Monday, January 23, 2006

What an Editor Should Know and Understand

I spent 36 years in the newspaper business, most of it at the Inquirer, where I was a copy desk chief, a features editor, an assistant to the executive editor and an assistant managing editor. More recently, I was director of publishing systems for the Inquirer and Daily News and then director of publishing solutions for Unisys Corp.)

From Bill Stroud,
President, Penguin Photo, Inc.

Here are 20 things a newspaper editor needs to know and understand. None is original with me. Some were learned from great editors such as Eugene L. Roberts Jr. and Gene Foreman at the Inquirer, the late Evarts A Graham Jr. of the St. Louis Post-Dispatch and Martin Ochs of the Chattanooga Times.

1. Get the facts straight and spell the names right.

Check and double-check your facts. Be a nuisance about confirming your information. Never make assumptions about how a name is spelled or take a guess to fill in a missing bit of information. When in doubt, leave it out.

2. Be a reliable source of basic information for your community.
Provide a dependable bulletin board in print, listing public events, street closings, traffic- pattern changes, zoning hearings, elections and meetings.

3. Don't report what you don't understand thoroughly.
If you copy or relay information without understanding exactly what it means your readers will be as confused as you are. Reporting requires explaining. Never be shy about asking someone to read what you have written and tell you whether it makes sense.

4. Answer the questions your readers are asking.
What is happening with the Commerce Bank building site? Does the proliferation of neon signage on Germantown Avenue indicate that there has been a policy change regarding aesthetics? How is for-profit ownership changing the character of the hospital? Hang out at Starbucks, Killian's and the Farmers' Market and listen to what people are asking.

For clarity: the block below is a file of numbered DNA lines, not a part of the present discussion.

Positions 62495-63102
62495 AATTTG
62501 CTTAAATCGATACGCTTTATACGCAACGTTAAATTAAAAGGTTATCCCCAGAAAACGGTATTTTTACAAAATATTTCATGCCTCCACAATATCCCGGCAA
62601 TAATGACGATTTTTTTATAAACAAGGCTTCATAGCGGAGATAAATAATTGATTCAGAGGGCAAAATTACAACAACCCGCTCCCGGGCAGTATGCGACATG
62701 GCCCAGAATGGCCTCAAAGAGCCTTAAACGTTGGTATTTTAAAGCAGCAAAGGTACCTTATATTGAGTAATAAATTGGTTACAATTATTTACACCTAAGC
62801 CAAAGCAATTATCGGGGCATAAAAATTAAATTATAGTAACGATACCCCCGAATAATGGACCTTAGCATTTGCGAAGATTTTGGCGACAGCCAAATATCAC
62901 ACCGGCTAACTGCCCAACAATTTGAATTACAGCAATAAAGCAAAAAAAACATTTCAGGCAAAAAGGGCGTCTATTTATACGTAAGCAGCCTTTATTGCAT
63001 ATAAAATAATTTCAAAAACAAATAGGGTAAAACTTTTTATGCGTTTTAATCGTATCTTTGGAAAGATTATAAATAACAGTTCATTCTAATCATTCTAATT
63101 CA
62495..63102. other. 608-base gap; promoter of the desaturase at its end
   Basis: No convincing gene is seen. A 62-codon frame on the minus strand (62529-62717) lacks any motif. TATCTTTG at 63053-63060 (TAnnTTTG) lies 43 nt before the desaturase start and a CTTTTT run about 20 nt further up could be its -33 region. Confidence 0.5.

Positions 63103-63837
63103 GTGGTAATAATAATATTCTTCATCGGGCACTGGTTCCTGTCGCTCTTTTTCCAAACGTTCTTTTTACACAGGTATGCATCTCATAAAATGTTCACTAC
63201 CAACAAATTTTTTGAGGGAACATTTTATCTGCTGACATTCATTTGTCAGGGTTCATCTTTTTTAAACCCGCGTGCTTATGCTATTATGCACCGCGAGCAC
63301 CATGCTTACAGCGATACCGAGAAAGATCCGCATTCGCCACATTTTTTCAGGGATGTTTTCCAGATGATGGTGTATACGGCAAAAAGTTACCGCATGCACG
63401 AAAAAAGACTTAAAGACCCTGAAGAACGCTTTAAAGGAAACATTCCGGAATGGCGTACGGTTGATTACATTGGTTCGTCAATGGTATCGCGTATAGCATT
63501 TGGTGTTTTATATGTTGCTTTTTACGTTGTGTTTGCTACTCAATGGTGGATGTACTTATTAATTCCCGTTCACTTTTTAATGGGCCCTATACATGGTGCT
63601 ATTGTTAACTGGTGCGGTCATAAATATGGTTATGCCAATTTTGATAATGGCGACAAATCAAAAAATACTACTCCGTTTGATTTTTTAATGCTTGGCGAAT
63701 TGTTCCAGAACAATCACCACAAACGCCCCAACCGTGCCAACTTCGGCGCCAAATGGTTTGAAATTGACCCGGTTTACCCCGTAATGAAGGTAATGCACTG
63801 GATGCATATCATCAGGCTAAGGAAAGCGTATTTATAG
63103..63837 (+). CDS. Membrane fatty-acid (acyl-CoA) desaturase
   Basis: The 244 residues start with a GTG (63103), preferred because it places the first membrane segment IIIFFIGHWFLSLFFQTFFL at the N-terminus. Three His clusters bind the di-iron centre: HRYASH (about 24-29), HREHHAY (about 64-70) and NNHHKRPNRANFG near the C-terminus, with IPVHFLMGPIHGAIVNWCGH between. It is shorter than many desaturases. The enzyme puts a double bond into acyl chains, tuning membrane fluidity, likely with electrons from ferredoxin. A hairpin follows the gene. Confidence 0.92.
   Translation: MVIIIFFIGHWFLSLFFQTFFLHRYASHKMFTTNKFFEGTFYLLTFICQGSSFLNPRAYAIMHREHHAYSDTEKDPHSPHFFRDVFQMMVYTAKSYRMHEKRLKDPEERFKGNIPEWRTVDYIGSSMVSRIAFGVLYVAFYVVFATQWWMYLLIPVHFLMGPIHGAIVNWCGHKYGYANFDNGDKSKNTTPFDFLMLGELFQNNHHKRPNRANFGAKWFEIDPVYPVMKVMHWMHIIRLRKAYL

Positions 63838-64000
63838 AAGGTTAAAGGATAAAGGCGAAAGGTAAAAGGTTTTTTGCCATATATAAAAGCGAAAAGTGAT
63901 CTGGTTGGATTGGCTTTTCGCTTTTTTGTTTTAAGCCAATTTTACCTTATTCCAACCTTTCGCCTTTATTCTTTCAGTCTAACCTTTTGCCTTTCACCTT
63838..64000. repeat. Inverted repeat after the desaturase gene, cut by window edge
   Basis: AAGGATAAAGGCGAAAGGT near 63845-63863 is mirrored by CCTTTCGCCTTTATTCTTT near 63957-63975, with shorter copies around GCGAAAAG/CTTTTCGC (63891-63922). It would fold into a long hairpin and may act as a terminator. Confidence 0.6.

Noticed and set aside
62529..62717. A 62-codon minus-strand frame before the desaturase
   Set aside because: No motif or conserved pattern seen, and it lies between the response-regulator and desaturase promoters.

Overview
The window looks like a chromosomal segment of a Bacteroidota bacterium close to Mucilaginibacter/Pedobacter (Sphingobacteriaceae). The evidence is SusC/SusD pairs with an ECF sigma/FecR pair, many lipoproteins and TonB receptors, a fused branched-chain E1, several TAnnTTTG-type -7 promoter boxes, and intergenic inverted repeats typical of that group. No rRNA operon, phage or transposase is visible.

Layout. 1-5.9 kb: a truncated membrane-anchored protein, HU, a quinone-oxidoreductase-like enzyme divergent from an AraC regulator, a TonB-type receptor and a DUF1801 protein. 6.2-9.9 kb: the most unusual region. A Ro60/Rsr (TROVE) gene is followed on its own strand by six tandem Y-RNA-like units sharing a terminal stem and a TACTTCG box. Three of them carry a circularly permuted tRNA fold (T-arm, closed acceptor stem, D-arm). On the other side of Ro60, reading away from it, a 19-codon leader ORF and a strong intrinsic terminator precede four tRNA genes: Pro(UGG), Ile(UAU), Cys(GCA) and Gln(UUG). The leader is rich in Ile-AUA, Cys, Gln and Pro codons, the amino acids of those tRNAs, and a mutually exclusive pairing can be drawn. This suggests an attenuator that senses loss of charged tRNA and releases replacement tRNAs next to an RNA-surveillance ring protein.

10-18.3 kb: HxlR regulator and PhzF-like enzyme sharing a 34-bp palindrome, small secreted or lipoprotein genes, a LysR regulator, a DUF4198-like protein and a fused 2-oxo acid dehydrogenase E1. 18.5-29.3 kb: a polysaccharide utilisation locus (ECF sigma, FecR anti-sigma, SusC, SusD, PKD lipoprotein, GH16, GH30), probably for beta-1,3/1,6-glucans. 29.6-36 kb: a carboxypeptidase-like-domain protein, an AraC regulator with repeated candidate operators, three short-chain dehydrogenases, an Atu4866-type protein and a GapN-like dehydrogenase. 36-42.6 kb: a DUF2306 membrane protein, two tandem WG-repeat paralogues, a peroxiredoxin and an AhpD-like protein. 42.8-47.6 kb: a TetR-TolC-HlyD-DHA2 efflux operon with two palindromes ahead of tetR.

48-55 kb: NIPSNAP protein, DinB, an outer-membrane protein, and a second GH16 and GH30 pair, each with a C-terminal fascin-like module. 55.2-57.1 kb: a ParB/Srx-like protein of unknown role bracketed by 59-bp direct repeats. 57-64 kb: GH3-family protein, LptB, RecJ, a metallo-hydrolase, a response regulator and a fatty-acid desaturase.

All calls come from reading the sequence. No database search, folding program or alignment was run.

5. Remember that the truth seldom lies halfway between opposing points of view.
Acknowledge differing opinions, but don't make your publication look ridiculous by giving equal space to both the reasonable and the nonsensical.

6. Understand the technology your publication uses.
If you don't master the technology, you waste your employer's money and your co-workers' time and you put yourself at the mercy of people who use "It can't be done" as an excuse for not doing something that involves a little work.

7. Be consistent in style, layout and positioning of regular features.
Your readers' familiarity with the way you organize and lay out your paper are assets to be valued. Changes, even small ones, should be made rarely and after careful deliberation. People don't want to figure out where to find things every time they pick up a new edition of the paper.

8. Employ diverse, creative and independent people who are smarter than you are.
No one person has all the skills necessary to publish a great
newspaper. You need staff members who are strong where you are weak, who represent the diversity of the community you serve and who have the freedom and courage to tell you when they think you are wrong. In hiring, always ask, "Is this person going to bring strengths that we do not already have?"

9. Remember that it is not about YOU.
When the editor is the center of attention, something is out of whack. You are doing your best work when your writers and photographers shine and you are virtually invisible. Do not publish personal stuff that you know would not make it into the paper if you were not the editor.

10. Every decision you make has the power to build or destroy trust.